How Does Black Friday This Year Compare to 2021?

Retailers aren't dealing with the exact same issues in 2022, but Black Friday this year may not be smooth sailing either.
Woman puts small gift box into Black Friday sale bag.

Black Friday has changed a fair amount over the years. It's moved from a single day to more of a weeklong event, then shifted once again to encompass the whole month of November. The pandemic extended the season even more, and for the past few years, Black Friday has essentially started in October. But how does Black Friday this year compare to the 2021 holiday season? Keep reading to find out.

How Does Black Friday This Year Compare to 2021?

Sales Started Earlier Than Ever in 2022

The "Black Friday creep" has had a bigger presence each year, but the pandemic seemed to accelerate that stretching of the season in general. In 2020, Amazon shifted its Prime Day event to October, and that ended up serving as an unofficial start to the holiday shopping season. Early Black Friday deals rolled out shortly thereafter, as retailers knew the pandemic restrictions meant they wouldn't be able to host the same level of crowds.

SEE ALSO: Does Black Friday Matter Anymore?

But 2020 wasn't an anomaly, and well before Black Friday last year, retailers were rolling out early deals once again. In 2021, companies focused on combating supply chain disruptions and serious shipping delays. Many retailers warned about gifts not arriving in time for the holidays.

And this year, sales started earlier than ever. Target hosted a Deal Days event from October 6-8 and then started introducing early Black Friday deals right afterward. By October 24, Best Buy was rolling out its own Black Friday deals, and since then, we've seen a continuous stream of early promotions.

Inflation Means Higher Prices and Spread-Out Shopping

The U.S. saw inflation hit a 40-year high in 2022, and it impacted most — if not all — consumer-facing categories. Even though inflation has eased somewhat as of late, it's still carrying over and affecting the Black Friday season.

Black Friday sales this year started earlier than ever, with deals rolling out by the second week of October.

Inflation is part of the reason sales have stretched out once again this year, as retailers have been giving consumers the opportunity to spread out their shopping. Many families are feeling the pinch of inflation on their wallets, and being able to do a little holiday shopping here and there can make it easier to stick to a budget. The alternative is doing the bulk of one's shopping all at once and taking a heavier hit financially.

Supply Chain Issues Are Still a Thing

Supply chain issues in 2021 were part of the reason we saw an extended season of shopping, but many of these challenges have since been resolved. However, other potential supply chain problems could cause additional hiccups this year. For example, the Apple iPhone 14 Pro is backordered, with many deliveries expected by late December as of this writing.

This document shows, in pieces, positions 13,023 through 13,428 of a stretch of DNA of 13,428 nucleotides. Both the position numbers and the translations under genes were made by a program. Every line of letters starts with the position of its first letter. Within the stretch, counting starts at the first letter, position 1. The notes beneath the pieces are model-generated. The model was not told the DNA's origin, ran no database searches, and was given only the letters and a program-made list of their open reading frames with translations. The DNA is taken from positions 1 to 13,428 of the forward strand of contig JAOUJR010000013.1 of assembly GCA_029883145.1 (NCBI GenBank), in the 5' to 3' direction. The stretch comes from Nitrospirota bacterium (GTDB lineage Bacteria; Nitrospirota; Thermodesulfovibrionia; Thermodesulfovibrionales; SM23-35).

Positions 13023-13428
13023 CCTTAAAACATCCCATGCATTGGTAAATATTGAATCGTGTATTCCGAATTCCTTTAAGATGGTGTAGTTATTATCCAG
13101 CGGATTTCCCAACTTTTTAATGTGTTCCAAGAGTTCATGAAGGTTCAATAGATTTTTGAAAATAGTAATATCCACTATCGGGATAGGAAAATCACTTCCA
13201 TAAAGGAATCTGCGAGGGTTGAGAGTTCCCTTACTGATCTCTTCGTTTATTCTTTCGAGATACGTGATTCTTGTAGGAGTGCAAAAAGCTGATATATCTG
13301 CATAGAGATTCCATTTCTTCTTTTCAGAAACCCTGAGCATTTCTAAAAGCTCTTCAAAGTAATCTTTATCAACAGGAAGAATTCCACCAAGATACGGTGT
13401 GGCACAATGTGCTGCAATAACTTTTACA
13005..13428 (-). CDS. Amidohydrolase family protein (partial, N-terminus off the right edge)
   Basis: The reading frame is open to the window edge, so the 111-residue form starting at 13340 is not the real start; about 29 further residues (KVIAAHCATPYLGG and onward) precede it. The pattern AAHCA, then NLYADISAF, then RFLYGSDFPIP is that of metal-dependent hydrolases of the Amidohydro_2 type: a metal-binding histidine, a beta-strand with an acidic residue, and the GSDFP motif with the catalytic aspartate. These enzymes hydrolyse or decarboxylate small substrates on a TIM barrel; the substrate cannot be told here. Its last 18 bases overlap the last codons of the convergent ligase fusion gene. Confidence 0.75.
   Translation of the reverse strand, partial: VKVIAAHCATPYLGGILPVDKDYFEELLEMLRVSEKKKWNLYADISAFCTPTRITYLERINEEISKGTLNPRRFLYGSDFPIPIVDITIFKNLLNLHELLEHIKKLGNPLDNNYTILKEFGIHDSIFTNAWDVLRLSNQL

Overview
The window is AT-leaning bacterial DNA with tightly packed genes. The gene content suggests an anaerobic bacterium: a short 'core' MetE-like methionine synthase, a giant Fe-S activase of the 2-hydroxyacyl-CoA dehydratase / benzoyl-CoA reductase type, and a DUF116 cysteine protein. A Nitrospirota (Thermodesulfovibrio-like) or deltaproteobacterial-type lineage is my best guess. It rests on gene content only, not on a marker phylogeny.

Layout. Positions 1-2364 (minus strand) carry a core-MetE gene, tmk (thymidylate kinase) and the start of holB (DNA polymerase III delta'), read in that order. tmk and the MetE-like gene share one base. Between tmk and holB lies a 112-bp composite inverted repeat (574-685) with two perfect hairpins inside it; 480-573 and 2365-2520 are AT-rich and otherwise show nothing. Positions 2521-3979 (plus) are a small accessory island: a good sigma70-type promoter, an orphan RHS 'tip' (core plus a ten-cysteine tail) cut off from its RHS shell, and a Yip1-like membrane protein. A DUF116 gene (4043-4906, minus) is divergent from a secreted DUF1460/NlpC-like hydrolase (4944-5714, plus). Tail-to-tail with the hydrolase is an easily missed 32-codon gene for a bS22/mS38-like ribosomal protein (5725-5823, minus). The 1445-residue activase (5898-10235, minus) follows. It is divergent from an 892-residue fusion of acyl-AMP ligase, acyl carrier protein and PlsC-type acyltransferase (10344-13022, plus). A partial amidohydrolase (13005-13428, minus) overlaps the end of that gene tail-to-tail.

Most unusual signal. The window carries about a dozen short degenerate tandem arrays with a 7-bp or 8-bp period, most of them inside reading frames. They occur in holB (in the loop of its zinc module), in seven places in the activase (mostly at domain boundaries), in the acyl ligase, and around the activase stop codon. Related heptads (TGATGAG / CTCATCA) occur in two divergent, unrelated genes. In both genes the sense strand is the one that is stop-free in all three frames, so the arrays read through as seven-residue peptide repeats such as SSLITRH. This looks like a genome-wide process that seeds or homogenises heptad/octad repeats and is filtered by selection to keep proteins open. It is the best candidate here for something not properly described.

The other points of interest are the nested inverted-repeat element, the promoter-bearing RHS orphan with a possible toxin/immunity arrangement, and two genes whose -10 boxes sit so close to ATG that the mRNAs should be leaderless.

SEE ALSO: How Will Inflation Affect Black Friday Shopping in 2022?

But the issues go beyond the latest iPhones. According to some industry experts, supply chain disruptions aren't going anywhere. Various areas have experienced impacts from Hurricane Ian, record-low water levels on the Mississippi River, and a chassis shortage that's affecting the trucking industry. On top of all that, the narrowly avoided rail strike could still happen.

Excess Inventory May Ease Stress

While supply chain issues may be affecting newer merchandise, some retailers do have excess inventory from this time last year. These items may see even better deals as retailers try to clear out old stock. But not every category is contributing to excess inventory, so there's a chance some products could see higher prices as stores try to keep them from selling out too quickly.

Overall, the holiday looks a little different every year, but Black Friday this year might signal a turning point for how it proceeds in the future.

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Julie Ramhold
Senior Staff Writer/Consumer Analyst

Julie's work has been featured on CNBC, GoBankingRates, Kiplinger, Marketwatch, Money, The New York Times, Real Simple, US News, WaPo, WSJ, Yahoo!, and more. She's extolled the virtues of DealNews in interviews with Cheddar TV, GMA, various podcasts, and affiliates across the United States, plus one in Canada.
DealNews may be compensated by companies mentioned in this article. Please note that, although prices sometimes fluctuate or expire unexpectedly, all products and deals mentioned in this feature were available at the lowest total price we could find at the time of publication (unless otherwise specified).


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